On the question of political indoctrination in the classroom, Americans are also divided by political party. About 70 percent of Republicans but only 17 percent of Democrats said professors often use their classrooms as political platforms, the Chronicle/Gallup survey shows. That puts politics on the campus in a league with abortion and gay marriage, say professors, among the biggest wedge issues today.

“This reflects a real anxiety, particularly on the right, that universities are a political instrument as opposed to an institution of learning,” says Matthew C. Woessner, an assistant professor of public policy on Pennsylvania State University’s Harrisburg campus.

But that does not mean the survey is a good measure of whether political speech really is rampant in college classrooms. “Public-opinion surveys are not usually a terrific barometer of objective realities on the ground,” says Mr. Woessner.

Indeed, scholars who do research on what students and professors say actually happens in the classroom report that politicization is much less of an issue than Americans believe. Mr. Mayer questioned a random sample of 1,300 professors from all disciplines in 2007 and found that 95 percent reported they were “honest brokers” among competing political views. About three-quarters said they don’t let students know their political beliefs.

The data are part of Closed Minds? Politics and Ideology at American Universities, a book that Mr. Mayer has helped to write, which will be published this fall by the Brookings Institution.

Perceptions of Bias

Neil R. Gross is an assistant professor of sociology at Harvard University who does research on the politics of the professoriate. He says his work shows that the public is much more likely than are students to believe that political bias in the classroom is a serious problem—70 percent versus 44 percent in one recent survey. “The farther away you are from academe,” says Mr. Gross, “the more worried you are about what goes on.”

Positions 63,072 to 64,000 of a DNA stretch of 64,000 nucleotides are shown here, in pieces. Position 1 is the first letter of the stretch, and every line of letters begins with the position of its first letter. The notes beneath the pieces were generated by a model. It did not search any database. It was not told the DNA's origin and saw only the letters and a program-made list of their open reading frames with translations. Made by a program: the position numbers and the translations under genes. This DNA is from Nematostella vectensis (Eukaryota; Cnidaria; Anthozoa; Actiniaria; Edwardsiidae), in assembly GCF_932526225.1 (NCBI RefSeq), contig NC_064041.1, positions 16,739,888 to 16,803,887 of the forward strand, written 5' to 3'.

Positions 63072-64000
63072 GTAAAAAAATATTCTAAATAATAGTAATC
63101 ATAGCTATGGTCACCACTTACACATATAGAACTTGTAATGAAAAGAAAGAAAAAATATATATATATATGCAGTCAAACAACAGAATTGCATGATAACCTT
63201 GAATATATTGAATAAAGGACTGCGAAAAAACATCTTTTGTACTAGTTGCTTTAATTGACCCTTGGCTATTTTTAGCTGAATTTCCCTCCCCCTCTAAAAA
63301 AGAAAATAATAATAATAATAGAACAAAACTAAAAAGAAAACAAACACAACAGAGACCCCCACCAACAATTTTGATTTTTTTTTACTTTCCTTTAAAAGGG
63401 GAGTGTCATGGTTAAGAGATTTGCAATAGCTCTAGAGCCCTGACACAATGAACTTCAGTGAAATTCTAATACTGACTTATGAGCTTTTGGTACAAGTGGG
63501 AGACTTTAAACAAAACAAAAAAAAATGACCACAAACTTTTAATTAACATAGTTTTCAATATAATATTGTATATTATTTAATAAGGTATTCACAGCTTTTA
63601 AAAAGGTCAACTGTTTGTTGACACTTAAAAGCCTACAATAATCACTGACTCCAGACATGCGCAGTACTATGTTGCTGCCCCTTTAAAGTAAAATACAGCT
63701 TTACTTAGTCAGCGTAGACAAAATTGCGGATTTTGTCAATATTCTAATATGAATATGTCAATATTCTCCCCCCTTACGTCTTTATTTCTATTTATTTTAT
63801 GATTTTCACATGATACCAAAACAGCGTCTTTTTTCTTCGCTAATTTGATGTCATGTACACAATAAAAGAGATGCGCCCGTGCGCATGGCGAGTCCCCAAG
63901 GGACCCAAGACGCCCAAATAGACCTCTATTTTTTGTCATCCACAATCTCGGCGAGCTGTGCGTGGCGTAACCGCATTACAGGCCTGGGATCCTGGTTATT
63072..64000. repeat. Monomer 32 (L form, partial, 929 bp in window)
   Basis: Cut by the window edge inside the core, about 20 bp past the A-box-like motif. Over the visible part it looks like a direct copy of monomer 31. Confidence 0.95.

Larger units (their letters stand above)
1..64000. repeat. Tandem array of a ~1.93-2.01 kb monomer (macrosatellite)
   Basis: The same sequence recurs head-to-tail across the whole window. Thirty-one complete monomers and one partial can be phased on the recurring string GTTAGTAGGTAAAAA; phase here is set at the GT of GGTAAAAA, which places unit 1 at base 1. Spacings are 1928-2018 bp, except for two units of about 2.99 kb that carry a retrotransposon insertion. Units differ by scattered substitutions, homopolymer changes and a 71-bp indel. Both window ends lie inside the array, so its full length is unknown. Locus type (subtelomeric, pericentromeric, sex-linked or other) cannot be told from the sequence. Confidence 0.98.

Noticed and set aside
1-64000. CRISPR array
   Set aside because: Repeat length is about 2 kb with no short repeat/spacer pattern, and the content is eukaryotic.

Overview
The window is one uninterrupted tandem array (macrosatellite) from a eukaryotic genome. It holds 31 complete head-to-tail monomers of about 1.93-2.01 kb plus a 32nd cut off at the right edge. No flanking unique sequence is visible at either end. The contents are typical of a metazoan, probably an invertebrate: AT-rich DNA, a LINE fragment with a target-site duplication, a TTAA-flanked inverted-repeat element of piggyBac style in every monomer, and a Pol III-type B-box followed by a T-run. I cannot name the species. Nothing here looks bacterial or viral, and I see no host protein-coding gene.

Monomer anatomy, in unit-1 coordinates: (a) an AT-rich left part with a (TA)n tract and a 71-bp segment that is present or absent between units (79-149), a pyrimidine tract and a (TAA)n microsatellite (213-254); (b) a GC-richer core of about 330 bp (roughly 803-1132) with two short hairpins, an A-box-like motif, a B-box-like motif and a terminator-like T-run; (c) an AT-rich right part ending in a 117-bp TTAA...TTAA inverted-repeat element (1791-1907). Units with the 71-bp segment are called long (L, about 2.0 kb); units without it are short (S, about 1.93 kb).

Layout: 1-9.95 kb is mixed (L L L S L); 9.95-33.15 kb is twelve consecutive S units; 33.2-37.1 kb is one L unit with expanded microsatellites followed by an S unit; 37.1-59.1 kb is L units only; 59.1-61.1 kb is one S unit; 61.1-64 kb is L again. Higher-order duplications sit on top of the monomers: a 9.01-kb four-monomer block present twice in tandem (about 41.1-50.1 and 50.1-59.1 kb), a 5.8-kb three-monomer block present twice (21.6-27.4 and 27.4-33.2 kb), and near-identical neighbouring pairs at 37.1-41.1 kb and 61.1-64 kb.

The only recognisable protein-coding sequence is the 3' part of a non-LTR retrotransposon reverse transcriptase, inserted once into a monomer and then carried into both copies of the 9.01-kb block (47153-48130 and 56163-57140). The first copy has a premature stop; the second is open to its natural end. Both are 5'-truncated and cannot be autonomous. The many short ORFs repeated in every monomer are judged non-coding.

But Mr. Horowitz, who has pressed higher education to make the faculty more intellectually diverse, says students’ perceptions of classroom politics are not always accurate. “Students are not even aware that they are being spoon-fed an ideology,” he says. When students answer questions about whether professors use the classroom as political platforms, he says, they think “you are asking whether their professors come to class and say: Vote for Barack Obama.” Not many do, he acknowledges. But he says that isn’t the issue. Students, says Mr. Horowitz, do not realize that “entire academic fields, like women’s studies, are political, and that to pass you have to adopt radical political views.”

Anne D. Neal, president of the American Council of Trustees and Alumni, agrees. “The problem of the PC university is not so much unrelenting political rants, although they exist, so much as it is that certain topics are not taught, certain disciplinary perspectives are not covered, and certain questions can’t be asked,” she says. “That’s the real underbelly of the problem.”